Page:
Martin Mallard, whose technical skills played a key role in the early days of developing canola, died recently in Saskatoon. He was 79.
Working at the University of Saskatchewan, Mallard built a gas chromatograph in the early 1960s, before they were commercially available.
Plant scientist Keith Downey used the machine as he worked to develop low erucic acid rapeseed, which eventually led to canola.
Downey said in an interview that work done by Mallard and colleague Burton Craig in developing the machine was critical to the project.
“That instrument really was the key to us being able to break the oil down into its component parts,” Downey said.
“It allowed us for the first time to find out the composition of the oil in a very efficient and timely manner.”
Work that previously took a week and a pound of seed could now be done in 15 or 20 minutes with a drop of oil.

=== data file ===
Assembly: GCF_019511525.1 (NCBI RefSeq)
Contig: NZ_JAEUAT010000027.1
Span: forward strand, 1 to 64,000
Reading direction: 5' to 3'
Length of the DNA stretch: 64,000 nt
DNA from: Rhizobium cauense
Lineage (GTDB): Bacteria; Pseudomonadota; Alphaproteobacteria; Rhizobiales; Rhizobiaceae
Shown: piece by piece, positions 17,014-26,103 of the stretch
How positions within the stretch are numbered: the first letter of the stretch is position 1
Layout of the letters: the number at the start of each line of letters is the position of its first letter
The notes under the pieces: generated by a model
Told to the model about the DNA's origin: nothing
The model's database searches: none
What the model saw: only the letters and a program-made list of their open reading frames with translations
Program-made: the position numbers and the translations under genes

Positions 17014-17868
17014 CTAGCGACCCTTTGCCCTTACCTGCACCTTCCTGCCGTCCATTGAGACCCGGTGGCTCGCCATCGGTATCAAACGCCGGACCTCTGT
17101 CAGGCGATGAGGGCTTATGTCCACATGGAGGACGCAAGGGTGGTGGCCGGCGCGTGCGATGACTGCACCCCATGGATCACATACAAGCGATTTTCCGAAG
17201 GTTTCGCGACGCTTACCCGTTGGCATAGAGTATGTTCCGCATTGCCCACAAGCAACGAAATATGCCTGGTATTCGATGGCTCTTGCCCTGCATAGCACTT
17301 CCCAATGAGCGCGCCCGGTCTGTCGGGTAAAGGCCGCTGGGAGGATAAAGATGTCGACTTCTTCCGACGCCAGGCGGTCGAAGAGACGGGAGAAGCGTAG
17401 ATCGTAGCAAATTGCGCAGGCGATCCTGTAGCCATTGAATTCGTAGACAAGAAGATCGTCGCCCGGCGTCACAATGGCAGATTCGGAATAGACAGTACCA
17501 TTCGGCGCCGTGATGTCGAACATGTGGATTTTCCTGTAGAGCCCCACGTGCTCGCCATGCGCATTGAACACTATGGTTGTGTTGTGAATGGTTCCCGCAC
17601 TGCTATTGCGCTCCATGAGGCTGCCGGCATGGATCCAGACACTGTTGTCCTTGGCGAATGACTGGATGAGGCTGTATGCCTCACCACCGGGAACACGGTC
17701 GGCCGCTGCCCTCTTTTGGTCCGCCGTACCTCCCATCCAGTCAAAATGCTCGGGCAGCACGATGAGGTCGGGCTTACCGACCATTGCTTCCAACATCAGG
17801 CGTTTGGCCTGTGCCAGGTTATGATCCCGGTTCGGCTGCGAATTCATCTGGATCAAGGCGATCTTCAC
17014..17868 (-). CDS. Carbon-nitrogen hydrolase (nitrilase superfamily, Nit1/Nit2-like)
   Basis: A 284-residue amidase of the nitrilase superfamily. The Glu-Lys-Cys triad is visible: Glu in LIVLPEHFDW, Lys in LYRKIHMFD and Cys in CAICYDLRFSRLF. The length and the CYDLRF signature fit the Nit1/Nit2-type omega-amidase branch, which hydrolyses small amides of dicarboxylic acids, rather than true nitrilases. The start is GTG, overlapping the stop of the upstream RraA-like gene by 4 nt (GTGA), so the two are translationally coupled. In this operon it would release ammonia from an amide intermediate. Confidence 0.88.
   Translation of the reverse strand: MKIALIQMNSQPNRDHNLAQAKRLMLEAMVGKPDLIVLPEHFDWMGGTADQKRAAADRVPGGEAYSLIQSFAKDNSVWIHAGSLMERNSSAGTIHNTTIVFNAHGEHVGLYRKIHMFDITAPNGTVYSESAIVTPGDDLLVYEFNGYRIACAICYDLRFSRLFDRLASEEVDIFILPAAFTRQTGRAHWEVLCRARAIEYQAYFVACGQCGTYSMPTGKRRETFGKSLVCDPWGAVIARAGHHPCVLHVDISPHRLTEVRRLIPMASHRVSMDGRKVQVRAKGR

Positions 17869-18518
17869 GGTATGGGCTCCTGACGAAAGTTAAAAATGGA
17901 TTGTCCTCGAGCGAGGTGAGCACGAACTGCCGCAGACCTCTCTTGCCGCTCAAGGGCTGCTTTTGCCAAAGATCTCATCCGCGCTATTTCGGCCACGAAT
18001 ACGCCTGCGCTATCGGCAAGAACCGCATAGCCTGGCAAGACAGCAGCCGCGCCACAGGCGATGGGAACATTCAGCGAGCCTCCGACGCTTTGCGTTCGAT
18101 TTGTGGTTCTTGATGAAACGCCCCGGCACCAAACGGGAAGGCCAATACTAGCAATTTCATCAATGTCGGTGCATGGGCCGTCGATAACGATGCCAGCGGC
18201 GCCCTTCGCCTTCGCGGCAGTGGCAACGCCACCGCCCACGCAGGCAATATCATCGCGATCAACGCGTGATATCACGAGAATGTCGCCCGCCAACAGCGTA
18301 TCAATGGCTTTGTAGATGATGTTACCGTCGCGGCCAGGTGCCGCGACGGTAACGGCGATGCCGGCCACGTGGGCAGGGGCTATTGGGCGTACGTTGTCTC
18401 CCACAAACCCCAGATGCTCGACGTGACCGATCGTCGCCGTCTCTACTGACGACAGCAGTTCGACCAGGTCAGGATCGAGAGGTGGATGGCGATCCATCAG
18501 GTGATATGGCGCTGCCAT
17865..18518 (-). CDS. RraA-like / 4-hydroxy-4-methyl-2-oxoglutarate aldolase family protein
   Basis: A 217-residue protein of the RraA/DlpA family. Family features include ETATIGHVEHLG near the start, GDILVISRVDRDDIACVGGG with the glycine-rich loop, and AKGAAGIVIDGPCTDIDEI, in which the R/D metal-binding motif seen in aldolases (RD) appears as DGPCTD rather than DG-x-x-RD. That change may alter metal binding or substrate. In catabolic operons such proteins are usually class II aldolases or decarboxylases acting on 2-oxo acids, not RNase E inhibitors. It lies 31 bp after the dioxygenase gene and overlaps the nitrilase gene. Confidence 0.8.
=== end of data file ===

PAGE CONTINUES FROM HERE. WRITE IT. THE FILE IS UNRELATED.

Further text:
Downey said it wasn’t until six or seven years after Mallard built the gas chromatograph for the U of S project that they became commercially available.
“He was a very talented technician,” he said.
“If you needed something, he could make it.”
Mallard, born Dec. 31, 1929, attended school in Saskatoon and graduated from Saskatoon Technical Collegiate in 1948.
He was hired by the National Research Council, where he spent his entire career.
He worked as a draftsman on the design of the original NRC building and then worked as a research technician for Craig and Downey for more than 20 years.
He also assisted in the design development and construction of the NRC’s Plant Biotechnology Institute, which was built on the U of S campus.
He worked at the institute until his retirement in 1991.
As well, Mallard received international recognition for his 52 years of work in square dancing.
He was married to wife, Terry, for more than 60 years.